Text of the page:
On my personal blog, WillSpirit, I wrote a few posts about Acceptance and Commitment Therapy (ACT). Writing about ACT seemed like a valuable blogging direction, because the method has helped me live more effectively than ever before. As I’ve worked on my emotions and moods over nearly forty years, I’ve tried many therapies, spiritualities, and activities, but only with ACT have I seen robust improvement. Part of ACT’s effectiveness in my case may be due to the groundwork laid by earlier practices, but there’s much more to it than that. I therefore feel called to help popularize the approach.
I began the discussion with the last post on this site, entitled How Much Can We Endure?, That piece made the point that hardship can become enriching when we find meaning within it, which is a central theme of ACT. But I also emphasized that some people have trouble bearing up under life’s burdens, by which I specifically meant they die due to poorly chosen coping strategies. Suicide, and death caused by substance abuse, seem like clear signs of failure to manage life effectively.
But does addiction, by itself, mean a person is living poorly? Does chronic depression? Workaholism? High anxiety? Extreme sensitivity? Low self-esteem?
In evaluating these questions, we come to ACT’s emphasis on values as one of the six dimensions of psychological flexibility, and hence wellness.
Which brings us to perhaps the most important question we face: what makes living valuable? It’s worth putting some effort into this one, and in fact we each work with it daily. Every time we choose one action over another we create consequences. These effects can either be in line with our highest values, neutral toward them, or in opposition.
If we feel depressed and stay in bed rather than going out with friends, we are choosing a mattress over companionship. Since most of us value social connections, this is an act that opposes a widely held value.
If we drink ourselves into a foggy, detached haze we are choosing the haze over true, present connection with those around us. There may be a boozy sense of conviviality, but our interpersonal communication is shallow compared to what we’re capable of when sober. If we consider intimacy important, drinking opposes our value.
Work may be so consuming that we seldom spend time outdoors, or in museums, or having fun. We might let our dogs frolic beside us as we walk through an open landscape every day, but we ignore both canine joy and natural wonder because we never stop thinking about our projects. In this case, we are choosing work over beauty. Productivity may be valuable to us, but in our excessive pursuit of it we neglect other values, such as play and aesthetic appreciation.
We may feel so anxious, sensitive, and insecure that we turn down opportunities because we’re afraid of the pain that comes when we expose ourselves in front of others. If so, we choose stasis over effective action. Since most of us want to feel useful, the overly self-protective stance undermines our value.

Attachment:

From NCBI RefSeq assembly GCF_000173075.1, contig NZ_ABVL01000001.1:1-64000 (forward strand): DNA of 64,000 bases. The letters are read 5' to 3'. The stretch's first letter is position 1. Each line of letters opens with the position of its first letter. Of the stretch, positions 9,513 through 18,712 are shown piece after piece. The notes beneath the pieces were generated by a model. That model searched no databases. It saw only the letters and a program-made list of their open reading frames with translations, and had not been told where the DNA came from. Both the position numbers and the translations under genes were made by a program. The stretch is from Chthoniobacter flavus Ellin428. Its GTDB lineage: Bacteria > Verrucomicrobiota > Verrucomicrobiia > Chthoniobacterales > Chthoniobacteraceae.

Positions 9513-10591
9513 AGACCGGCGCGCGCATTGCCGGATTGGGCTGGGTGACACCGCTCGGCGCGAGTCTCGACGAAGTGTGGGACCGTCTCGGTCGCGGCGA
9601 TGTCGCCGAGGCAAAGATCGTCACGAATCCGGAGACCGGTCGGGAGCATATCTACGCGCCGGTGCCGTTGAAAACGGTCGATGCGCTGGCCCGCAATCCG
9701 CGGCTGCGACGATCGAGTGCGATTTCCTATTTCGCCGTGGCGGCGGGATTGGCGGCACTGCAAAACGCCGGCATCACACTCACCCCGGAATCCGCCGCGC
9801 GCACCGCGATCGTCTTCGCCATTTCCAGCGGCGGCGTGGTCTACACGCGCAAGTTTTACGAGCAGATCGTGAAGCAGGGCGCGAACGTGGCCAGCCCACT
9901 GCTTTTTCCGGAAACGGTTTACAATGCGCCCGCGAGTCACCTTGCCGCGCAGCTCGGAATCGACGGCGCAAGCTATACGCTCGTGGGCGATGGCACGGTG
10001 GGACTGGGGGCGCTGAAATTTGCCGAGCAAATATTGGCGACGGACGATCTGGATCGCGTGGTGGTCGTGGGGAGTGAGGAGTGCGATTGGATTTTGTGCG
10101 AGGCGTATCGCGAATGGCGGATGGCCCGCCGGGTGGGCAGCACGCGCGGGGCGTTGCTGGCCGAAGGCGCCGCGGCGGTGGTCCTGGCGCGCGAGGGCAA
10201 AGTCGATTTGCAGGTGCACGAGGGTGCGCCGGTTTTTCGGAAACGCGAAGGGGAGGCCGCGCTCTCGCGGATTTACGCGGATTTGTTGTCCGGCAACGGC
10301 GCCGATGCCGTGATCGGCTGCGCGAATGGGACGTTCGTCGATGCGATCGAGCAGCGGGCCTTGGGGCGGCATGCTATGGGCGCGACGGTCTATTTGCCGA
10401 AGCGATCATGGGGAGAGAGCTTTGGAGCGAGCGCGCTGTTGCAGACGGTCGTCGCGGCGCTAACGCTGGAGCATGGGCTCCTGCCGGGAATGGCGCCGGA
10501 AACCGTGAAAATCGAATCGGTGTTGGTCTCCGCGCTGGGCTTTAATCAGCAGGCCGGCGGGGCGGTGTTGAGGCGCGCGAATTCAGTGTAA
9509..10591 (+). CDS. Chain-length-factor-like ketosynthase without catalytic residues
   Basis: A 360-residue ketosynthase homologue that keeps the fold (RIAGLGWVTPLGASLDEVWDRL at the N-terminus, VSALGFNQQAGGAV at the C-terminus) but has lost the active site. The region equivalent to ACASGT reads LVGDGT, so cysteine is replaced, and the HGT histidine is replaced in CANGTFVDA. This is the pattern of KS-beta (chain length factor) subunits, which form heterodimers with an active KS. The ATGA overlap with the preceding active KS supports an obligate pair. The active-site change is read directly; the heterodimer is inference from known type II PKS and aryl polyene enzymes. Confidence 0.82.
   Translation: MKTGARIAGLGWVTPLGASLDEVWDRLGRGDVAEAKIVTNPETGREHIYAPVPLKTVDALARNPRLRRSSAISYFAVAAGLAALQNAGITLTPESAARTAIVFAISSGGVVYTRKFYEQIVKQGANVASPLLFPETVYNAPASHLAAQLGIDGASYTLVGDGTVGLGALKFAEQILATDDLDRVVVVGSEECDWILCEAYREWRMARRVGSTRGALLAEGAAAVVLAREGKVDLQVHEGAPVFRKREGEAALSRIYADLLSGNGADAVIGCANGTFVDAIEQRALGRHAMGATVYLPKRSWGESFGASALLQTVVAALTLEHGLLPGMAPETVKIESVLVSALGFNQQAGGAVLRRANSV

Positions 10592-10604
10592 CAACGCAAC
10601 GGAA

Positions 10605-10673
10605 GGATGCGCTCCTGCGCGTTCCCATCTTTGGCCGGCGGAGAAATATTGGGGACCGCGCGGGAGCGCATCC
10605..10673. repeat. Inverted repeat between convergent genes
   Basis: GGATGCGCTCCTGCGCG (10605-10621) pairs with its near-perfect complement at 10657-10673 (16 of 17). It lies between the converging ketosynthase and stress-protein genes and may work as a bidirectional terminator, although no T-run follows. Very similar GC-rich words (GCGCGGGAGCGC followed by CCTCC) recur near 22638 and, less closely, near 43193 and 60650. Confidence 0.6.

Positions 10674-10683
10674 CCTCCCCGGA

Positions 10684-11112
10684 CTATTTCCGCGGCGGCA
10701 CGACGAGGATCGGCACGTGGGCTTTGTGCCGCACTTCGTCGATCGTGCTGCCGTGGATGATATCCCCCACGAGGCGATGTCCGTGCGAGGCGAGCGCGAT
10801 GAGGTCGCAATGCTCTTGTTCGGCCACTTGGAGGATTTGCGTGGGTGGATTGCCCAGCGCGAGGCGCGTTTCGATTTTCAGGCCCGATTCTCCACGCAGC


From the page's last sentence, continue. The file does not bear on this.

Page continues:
Do you see how this works? It isn’t a question of judgment about who succeeds and who fails. It’s a personal, moment-by-moment process of choosing whether to further our values or abandon them.
Of course, we can be confused about what we truly value in life. My father enjoyed drinking so much it looked like one of his most important priorities. But I think what he truly valued was feeling free-spirited and playful. With just a few drinks his mood lightened, he became jovial and funny, and a mischievous smile erased his chronic worry lines. The initial two or three glasses served his value of seeking relaxed, happy companionship.
Unfortunately, he never stopped with those first drinks; he kept imbibing. Inevitably his mood became pugnacious, his humor sarcastic, and his grin morphed into a contentious grimace. I often imagined filming his behavior and showing it to him the next morning, when he seemed to have no memory of having undermined and insulted all who came near.
I don’t believe he valued the end consequences of his drinking, but he only recognized the early benefits. He remained oblivious to his alcoholism’s true effect on his family and friends.
Values, according to ACT, are freely chosen. Remaining in bed while depressed is not freely selected; it feels forced. Substance abuse, as anyone in addiction recovery can attest, loses the quality of choice and becomes compulsion. The workaholic doesn’t strive out of spontaneous, joyful pleasure in producing; he or she feels driven.
Deep down, we each know when we are right on track and when we are flying of the rails. We neither need nor want others to make this judgment for us.
Looking at the consequences of behavior is helpful to anyone who wants life to feel meaningful. Every action creates effects (as embodied in the Hindu/Buddhist concept of karma); if we allow moods, addictions, compulsions, or fears to drive our choices we reap consequences that often feel lifeless or destructive. But if we choose our values carefully, and do our best to act in service of them, we build lives of vitality and contribution.
Meecham, W. (2012). Living Values. Psych Central. Retrieved on July 7, 2015, from http://blogs.psychcentral.com/happiness/2012/03/living-values/